Twitter Scraping Using R

“Big Reputation, Big Reputation, Ooh you and me we’ve got Big Reputations”

Taylor Swift has just released her 6th studio album ‘Reputation’. The old Taylor is dead, and is her place is a new edgier Taylor, toughened from the years of media scrutiny, turbulent relationships and high profile celebrity feuds. As the title suggests, this is an album all about the contrast in how the world sees you to compared to who you really are and how a negative portrayal can affect your relationships. Whether you like the album or not (personally I love it), this post is not really about Taylor swift. This is about my first experience delving into the world of twitter scraping.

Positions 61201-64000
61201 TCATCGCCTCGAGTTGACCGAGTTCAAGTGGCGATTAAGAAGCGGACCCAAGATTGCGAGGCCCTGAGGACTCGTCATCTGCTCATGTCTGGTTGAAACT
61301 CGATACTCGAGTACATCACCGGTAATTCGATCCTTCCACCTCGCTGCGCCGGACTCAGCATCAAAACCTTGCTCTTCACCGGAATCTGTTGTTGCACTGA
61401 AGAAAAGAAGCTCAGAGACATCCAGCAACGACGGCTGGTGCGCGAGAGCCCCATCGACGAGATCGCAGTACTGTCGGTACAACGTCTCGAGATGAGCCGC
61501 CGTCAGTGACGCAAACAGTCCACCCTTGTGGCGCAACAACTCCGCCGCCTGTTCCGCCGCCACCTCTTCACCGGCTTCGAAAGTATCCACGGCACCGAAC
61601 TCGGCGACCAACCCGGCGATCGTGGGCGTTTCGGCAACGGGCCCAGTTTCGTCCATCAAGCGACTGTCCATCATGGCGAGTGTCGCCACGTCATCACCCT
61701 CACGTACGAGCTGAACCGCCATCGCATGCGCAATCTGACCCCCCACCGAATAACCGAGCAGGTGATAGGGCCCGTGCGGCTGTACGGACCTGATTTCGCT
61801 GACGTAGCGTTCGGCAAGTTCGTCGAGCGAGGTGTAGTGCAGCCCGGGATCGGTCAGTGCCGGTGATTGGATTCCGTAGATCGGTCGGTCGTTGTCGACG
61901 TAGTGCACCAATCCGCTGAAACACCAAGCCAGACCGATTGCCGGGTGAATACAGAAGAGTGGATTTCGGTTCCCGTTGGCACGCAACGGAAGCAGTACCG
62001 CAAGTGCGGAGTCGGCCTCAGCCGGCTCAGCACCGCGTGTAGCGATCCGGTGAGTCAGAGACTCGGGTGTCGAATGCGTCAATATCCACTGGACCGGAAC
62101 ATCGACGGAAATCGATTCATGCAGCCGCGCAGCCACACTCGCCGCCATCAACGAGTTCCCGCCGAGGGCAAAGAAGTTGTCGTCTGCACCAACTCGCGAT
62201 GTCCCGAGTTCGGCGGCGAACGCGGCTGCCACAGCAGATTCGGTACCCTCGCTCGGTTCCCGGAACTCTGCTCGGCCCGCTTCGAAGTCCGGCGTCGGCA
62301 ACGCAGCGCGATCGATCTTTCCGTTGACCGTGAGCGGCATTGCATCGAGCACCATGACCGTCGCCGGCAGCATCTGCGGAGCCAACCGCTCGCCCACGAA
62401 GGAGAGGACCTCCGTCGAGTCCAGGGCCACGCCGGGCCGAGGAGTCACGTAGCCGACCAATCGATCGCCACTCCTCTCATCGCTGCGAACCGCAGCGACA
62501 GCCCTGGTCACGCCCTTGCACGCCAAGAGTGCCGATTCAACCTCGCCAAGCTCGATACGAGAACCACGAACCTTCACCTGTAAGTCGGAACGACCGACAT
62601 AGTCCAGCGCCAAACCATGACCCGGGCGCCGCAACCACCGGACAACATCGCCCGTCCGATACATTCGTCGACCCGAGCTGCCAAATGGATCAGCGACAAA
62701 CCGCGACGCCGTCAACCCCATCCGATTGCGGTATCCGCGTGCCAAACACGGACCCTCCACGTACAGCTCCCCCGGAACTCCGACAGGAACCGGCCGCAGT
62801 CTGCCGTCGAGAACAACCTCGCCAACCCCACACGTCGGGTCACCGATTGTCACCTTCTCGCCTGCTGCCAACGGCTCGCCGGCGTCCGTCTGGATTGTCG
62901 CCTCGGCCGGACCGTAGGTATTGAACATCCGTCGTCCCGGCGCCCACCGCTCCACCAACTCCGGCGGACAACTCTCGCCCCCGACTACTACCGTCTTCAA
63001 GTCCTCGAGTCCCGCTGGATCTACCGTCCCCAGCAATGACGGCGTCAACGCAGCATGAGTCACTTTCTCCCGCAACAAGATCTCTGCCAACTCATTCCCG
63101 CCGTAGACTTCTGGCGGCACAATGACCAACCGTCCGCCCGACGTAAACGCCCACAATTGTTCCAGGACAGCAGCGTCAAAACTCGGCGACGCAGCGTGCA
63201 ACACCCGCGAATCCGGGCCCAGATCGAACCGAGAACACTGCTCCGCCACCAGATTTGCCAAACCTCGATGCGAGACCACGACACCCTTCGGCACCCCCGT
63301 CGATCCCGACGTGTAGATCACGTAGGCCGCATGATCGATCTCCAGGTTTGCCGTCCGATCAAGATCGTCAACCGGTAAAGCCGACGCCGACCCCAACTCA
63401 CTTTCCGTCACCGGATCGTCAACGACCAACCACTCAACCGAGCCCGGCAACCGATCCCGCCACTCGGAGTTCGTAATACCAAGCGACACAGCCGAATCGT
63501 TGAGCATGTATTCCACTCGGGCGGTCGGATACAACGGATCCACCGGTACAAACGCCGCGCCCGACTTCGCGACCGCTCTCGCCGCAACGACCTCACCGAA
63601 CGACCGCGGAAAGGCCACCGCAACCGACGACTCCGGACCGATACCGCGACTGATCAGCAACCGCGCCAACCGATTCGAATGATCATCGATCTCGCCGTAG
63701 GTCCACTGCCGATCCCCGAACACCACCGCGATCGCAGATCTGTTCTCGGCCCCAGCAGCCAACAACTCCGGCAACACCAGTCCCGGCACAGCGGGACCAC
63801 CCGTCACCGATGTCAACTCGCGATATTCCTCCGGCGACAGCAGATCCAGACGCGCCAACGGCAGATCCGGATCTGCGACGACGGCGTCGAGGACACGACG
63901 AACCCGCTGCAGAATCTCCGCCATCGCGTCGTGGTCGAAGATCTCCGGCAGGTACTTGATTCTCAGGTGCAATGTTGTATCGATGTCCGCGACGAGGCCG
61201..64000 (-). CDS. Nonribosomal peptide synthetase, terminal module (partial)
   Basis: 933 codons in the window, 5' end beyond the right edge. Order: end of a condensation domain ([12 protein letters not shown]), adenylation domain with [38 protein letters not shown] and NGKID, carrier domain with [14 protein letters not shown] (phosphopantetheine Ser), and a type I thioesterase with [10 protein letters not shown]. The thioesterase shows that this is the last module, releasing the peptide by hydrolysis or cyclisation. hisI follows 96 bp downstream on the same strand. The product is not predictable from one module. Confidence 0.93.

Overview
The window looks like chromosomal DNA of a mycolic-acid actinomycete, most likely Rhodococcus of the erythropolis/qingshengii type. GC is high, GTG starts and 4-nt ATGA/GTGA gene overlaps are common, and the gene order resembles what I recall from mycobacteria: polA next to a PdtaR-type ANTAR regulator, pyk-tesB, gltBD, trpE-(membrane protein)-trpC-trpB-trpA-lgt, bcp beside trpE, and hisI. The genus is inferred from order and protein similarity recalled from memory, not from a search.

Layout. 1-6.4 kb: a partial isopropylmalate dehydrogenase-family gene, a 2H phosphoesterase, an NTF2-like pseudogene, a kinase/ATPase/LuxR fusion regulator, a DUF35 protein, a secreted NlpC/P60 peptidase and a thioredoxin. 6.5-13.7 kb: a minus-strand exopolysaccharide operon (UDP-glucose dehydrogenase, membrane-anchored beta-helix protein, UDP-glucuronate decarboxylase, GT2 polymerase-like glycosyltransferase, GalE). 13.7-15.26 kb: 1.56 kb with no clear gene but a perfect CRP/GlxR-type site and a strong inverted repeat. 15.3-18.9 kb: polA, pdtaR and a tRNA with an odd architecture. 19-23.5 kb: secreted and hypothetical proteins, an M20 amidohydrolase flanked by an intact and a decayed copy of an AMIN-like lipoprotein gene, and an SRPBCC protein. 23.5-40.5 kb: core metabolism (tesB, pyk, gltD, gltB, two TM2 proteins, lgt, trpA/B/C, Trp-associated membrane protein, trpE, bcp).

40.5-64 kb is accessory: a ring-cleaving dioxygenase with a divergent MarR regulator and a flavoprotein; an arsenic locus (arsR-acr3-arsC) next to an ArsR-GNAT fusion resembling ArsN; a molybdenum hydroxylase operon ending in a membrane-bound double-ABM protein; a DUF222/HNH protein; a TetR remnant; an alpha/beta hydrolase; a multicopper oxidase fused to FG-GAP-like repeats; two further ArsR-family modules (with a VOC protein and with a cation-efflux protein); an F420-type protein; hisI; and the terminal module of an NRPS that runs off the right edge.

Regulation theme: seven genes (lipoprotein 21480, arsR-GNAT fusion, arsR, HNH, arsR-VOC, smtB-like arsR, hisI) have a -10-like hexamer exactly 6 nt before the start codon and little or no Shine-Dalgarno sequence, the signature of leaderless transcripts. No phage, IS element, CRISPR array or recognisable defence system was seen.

Twitter was created in 2006 and since then has rapidly grown into a world wide social network with around 330 million active users in 2017. Twitter along with other social media giants such as Facebook, youtube, linkedIn, Instragram etc., have revolutionised the way we share news and interact with both friends and celebrities. Every day we leave behind a trail of our virtual movements including comments, likes, networks of friends and even just pages we view. With so much data being produced every day, companies are eager to collect this data and use it to provide customer insight and improve products and services. For example, a company can search for tweets mentioning their name to see how they are being perceived by the public or they can analyse their followers to look for patterns and expand their presence online.  Accessing data in this way is often called social media mining.